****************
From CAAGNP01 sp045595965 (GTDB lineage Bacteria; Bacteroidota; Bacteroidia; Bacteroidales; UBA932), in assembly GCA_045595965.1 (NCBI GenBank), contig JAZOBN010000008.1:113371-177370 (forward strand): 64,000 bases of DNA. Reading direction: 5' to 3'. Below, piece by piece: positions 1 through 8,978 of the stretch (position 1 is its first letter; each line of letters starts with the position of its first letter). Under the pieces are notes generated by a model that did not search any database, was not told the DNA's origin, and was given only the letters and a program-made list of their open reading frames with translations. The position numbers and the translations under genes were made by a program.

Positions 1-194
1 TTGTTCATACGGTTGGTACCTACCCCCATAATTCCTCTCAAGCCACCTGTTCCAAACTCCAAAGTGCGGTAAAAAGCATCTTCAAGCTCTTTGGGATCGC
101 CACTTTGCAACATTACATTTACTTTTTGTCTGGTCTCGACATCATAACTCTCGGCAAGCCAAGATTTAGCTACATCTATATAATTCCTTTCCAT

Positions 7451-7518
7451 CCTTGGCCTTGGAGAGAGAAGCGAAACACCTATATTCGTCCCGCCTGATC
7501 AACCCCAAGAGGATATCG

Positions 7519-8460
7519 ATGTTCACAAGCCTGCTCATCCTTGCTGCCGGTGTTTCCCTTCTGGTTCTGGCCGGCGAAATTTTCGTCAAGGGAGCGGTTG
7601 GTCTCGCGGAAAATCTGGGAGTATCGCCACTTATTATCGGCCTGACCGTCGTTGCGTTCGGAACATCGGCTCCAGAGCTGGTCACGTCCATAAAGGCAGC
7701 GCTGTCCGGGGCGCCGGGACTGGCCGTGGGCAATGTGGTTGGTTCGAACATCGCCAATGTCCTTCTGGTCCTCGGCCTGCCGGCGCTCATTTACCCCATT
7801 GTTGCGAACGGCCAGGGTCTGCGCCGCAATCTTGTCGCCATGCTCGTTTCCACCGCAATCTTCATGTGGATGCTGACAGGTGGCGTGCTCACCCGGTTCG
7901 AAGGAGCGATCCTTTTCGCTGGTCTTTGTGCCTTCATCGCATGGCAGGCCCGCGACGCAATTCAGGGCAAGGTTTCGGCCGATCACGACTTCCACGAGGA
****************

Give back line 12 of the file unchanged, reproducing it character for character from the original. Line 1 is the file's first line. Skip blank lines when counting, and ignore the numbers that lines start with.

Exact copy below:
7801 GTTGCGAACGGCCAGGGTCTGCGCCGCAATCTTGTCGCCATGCTCGTTTCCACCGCAATCTTCATGTGGATGCTGACAGGTGGCGTGCTCACCCGGTTCG